Now let’s look at two more of the “collaborators” connected with the Ivey Foundation:

Evergreen and Future Cities Canada—a P-CEC “collaborator”

It’s unclear what Evergreen brings to the table as a collaborator as their focus for almost 20 years has been to convert an old brickworks plant into what is an urban farmer’s and garden market.  Their CEO doesn’t appear to have a degree related to “climate” issues but according to their filing with the CRA it appears he may be paid in excess of $250K per year. Evergreen have done a remarkable job at raising charitable funds over the years, so, maybe that is the key to being chosen.  Revenue in 2008 was $5.758 million and in 2018 was $21.762 million, an increase of 277% in only 10 years.  Their 2018 annual report shows they received over $1 million from both the Provincial and Federal governments and over $500K from the Trillium Foundation (Lourie was a former Director and Trillium are members of Environment Funders Canada). The J. W. McConnell Foundation is also included in the same contributing group as Trillium and also have been a major grantor to one of the Lourie creations (more on that one in the future) and are also members of Environment Funders Canada. They donated $1.1 million in 2017 and $775 thousand in 2018 to Evergreen. In reviewing the Trillium grants listing, it shows they have granted over $1.8 million over the past few years to Evergreen.  MaRS (another collaborator) is credited with donating somewhere between $50K to $100K in 2018 and the same in earlier years. The Ivey Foundation has granted them at least $60K in the past few years.

Adaptation to Climate Change Team (ACT), Simon Fraser University—a P-CEC “collaborator”

Often when researching individuals involved in predicting the end of the world due to “climate change” one finds the parties leading the predictions have little or no affiliation with the sciences needed to logically develop that line of thought.  In the case of ACT, it is led by Deborah Harford.  Ms. Harford is the Executive Director of ACT and her formal training indicates she holds an SFU “Bachelor of Communications and English, Communication and Media Studies”.  Ms. Harford is active in posting any articles favouring the concept of “climate change” as one would expect from her degree, but she posts none on the ACT website with a differing view. SFU prides itself on its affiliation with similar institutions including Clean Energy Canada (launched by Tides Canada) as they attract donations from charitable institutions such as the IVEY Foundation* (over $1 million since 2014), $900K from the McConnell Family Foundation, $2.3 million from the Trottier Family Foundation (another P-CEC “collaborator”!   Both of the latter are members of Environment Funders Canada.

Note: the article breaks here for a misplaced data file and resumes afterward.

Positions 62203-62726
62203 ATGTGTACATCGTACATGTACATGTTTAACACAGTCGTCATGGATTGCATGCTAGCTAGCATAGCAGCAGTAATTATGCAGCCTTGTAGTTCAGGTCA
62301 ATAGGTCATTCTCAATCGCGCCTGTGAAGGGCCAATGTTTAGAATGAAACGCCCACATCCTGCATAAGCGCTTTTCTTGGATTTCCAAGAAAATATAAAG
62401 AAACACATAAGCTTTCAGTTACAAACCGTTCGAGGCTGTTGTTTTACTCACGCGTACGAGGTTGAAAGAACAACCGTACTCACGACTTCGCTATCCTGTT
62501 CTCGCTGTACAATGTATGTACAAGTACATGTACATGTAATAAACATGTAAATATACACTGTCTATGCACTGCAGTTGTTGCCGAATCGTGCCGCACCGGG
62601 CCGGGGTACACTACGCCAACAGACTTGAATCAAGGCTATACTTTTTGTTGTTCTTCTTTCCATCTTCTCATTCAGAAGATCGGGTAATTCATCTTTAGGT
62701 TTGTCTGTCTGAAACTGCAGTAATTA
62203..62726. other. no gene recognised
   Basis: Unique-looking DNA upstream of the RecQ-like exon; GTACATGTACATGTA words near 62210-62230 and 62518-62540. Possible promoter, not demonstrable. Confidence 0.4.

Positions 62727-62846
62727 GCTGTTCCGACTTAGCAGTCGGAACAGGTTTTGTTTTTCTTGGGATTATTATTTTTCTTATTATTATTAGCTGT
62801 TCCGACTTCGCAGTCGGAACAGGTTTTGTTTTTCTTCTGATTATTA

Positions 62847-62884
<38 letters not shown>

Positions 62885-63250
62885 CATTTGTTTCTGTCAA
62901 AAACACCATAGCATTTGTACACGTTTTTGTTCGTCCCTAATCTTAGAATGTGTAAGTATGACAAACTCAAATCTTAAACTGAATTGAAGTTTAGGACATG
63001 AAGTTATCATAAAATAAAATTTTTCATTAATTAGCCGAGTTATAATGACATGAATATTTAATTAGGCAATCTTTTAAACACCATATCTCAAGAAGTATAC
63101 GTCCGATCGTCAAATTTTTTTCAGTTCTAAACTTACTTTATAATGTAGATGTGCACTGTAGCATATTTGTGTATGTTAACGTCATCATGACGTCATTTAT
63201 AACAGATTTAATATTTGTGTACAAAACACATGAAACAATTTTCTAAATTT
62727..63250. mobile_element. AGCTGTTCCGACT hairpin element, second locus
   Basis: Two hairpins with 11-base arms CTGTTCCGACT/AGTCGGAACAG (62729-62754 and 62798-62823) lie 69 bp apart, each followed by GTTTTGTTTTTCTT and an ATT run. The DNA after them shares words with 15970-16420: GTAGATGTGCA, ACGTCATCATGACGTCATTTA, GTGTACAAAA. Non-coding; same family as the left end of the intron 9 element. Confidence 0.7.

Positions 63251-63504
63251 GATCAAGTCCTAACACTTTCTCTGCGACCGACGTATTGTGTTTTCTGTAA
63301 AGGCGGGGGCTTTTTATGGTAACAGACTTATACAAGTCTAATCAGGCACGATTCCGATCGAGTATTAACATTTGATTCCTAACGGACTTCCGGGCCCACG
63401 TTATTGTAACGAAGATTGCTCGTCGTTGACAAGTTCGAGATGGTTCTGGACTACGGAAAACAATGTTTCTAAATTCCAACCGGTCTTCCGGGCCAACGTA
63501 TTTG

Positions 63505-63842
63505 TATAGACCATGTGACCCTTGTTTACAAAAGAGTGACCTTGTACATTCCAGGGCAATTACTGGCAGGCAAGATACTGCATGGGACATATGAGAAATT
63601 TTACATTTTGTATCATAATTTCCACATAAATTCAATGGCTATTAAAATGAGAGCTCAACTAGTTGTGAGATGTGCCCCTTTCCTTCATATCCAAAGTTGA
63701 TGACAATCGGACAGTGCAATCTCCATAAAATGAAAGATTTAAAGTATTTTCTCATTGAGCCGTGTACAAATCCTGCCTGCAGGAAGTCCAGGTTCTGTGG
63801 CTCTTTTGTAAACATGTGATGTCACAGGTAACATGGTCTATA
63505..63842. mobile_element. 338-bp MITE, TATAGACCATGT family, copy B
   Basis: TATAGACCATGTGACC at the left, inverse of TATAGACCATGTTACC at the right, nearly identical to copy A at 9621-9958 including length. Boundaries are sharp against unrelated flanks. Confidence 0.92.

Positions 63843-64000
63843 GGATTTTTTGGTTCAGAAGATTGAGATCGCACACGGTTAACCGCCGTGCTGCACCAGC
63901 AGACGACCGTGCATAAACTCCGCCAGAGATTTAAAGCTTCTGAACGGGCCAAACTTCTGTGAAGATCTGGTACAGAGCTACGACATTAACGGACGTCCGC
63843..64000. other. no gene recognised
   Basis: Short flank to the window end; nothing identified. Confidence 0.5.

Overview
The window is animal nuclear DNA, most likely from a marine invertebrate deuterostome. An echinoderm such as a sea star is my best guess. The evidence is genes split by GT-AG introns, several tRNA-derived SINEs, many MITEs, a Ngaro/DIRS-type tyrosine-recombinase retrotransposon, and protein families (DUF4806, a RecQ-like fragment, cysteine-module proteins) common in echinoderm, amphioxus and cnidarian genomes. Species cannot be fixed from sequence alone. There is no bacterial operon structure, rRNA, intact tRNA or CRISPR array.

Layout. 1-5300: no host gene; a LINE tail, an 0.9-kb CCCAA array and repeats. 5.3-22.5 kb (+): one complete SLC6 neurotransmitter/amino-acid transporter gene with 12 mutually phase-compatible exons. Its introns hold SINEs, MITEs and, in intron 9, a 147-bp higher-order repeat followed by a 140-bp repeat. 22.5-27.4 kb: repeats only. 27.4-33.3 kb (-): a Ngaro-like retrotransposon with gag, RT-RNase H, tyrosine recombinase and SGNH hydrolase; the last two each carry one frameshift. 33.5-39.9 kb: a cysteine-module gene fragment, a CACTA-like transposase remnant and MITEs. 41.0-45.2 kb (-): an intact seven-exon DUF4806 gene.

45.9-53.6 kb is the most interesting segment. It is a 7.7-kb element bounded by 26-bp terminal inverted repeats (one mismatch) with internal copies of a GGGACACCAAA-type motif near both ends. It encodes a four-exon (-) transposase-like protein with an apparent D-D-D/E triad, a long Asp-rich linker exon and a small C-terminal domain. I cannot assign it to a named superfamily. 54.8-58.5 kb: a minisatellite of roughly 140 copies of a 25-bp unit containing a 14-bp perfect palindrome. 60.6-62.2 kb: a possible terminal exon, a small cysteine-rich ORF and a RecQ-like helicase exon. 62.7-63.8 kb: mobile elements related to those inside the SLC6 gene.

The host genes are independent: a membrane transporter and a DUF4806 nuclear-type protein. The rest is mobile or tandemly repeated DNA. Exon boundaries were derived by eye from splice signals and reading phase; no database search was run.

Perhaps if one augments the perceptions of those handing out the grants, the money will continue to flow, to those who produce the prejudicial and supportive reports the grantor sought!  Just an abstract thought!

While Phases one through four of this series have raised the connection concept of the Ivey Foundation’s relationship with six of the P-CEC named “collaborators” there are a few more of interest. The tale of the tangled web will continue in the next Phase!

*A few hundred thousand dollars was also granted to Tides Canada.

Consuming less drives up costs for Class B ratepayers

The IESO (Independent Electricity System Operator) released their September 2019 Monthly Market Report last week.  Ontario’s total consumption was 10.319 TWh (terawatt hours).  Looking back as far as September 2010 for comparison (the year following enactment of the GEA) Ontario consumption in September 2019 was lower than every year since then.  Consumption by Class B ratepayers this past September was down 8.7% (690.000 MWh-750,000 average households’ annual consumption) from September 2018. Class A ratepayers also consumed less (102,000 MWh or 3%) compared to September 2019.

Consuming less means lower costs, right?

The foregoing question/assertion certainly applies to pretty well everything we consume, if the price remains stable.